Pauli Murray Project advocates could take a significant step forward Tuesday in their quest to gain a National Historic Landmark designation for the childhood home of the attorney, priest and civil-rights activist.
On Tuesday morning, advocates will make their case to the National Parks Service’s Landmarks Committee, which reviews a National Historic Landmark nomination before making a recommendation to the National Park System Advisory Board. The meeting is in Washington, D.C.
If the committee recommends the designation, then the advisory board would consider the nomination at its Nov. 17-18 meeting in Philadelphia. Projects the board recommends will then go forward to the Secretary of the Interior, who will make the final decision, possibly before Jan. 20.
The Pauli Murray Project and other partners have been working toward national recognition for Murray’s story since a variety of entities acquired Murray’s childhood home at 906 Carroll St. in 2011.
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Murray was raised in Durham in the modest house built in 1898. She organized civil-rights demonstrations in the 1940s and was a co-founder of the National Organization for Women. She was also the first female, African-American Episcopal priest.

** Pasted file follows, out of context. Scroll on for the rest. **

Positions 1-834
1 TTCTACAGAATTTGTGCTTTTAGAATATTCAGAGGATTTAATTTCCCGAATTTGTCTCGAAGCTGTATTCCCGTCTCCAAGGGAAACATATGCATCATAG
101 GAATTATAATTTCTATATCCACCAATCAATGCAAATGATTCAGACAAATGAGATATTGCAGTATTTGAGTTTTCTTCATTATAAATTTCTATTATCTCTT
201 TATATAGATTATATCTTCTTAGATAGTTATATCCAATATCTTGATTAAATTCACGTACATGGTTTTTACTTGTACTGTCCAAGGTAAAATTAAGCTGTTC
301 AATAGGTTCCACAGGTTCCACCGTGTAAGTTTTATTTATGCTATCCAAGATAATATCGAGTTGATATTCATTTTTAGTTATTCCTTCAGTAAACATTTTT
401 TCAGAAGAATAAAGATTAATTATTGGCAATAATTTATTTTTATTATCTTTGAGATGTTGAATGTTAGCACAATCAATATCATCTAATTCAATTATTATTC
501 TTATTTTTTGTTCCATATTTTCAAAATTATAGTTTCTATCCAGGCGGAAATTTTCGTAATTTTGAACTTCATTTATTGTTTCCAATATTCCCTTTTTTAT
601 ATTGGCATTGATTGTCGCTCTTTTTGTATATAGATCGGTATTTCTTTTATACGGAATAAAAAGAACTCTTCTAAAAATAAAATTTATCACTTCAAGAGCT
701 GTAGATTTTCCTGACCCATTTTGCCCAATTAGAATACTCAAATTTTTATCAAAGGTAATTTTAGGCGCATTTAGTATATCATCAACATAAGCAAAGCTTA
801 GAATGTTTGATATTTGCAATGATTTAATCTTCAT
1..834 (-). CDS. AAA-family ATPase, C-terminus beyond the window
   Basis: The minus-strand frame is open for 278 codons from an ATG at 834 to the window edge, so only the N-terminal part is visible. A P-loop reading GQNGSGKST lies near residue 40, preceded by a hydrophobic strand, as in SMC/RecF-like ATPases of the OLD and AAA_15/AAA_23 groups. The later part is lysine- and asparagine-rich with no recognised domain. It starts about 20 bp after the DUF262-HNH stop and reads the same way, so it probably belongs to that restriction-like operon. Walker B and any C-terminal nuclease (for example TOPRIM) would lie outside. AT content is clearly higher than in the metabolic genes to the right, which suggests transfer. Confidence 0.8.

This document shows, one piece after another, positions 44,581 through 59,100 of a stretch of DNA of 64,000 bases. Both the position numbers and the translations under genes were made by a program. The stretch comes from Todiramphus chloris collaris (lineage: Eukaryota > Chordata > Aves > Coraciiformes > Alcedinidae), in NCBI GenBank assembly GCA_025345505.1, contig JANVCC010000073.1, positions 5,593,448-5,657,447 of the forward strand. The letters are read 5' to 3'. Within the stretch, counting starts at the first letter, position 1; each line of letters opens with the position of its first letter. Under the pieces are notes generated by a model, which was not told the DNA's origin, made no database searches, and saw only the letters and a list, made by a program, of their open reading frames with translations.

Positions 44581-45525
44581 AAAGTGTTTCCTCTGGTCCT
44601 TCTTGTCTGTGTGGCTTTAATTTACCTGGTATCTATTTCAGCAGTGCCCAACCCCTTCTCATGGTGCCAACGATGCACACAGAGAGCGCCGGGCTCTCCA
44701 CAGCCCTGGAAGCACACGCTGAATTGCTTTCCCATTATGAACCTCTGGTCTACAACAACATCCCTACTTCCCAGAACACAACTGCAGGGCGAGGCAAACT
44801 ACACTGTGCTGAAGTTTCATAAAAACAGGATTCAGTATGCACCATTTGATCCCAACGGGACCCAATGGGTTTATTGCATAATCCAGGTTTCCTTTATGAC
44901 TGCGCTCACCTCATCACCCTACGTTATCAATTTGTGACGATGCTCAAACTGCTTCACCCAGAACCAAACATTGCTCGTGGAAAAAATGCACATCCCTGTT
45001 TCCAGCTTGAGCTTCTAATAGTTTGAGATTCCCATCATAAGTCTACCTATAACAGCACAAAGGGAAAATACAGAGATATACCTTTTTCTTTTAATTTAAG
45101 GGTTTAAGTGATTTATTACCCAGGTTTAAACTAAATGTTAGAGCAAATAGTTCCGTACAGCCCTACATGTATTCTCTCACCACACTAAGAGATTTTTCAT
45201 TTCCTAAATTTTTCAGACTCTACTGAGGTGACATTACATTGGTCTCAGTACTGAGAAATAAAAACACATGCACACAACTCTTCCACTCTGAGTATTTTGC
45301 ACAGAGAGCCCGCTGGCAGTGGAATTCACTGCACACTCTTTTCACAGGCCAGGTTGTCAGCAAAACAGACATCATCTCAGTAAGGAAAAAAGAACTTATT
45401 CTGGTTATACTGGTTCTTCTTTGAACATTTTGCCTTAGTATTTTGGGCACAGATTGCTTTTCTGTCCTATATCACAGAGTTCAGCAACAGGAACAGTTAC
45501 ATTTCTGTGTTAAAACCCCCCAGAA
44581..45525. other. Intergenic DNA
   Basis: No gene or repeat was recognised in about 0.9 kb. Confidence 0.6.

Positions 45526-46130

Murray formulated a legal strategy that drew from the civil-rights movement to support women’s rights, said Barbara Lau, director of the Pauli Murray Project at the Duke Human Rights Center.
National Historic Landmarks are designated by the Secretary of the Interior because “they possess exceptional value or quality in illustrating or interpreting the heritage of the United States,” according to the National Park Service’s website. About 2,500 historic places have been designated, including 38 in North Carolina.
Only 3 percent of the landmarks nationwide are associated with women, or people of color, or people from the LGBTQ community, according to the National Trust for Historic Preservation, which named the home a National Treasure in 2015.
The Pauli Murray Project has also been raising money to restore the home and open a community, history and social justice center in 2020.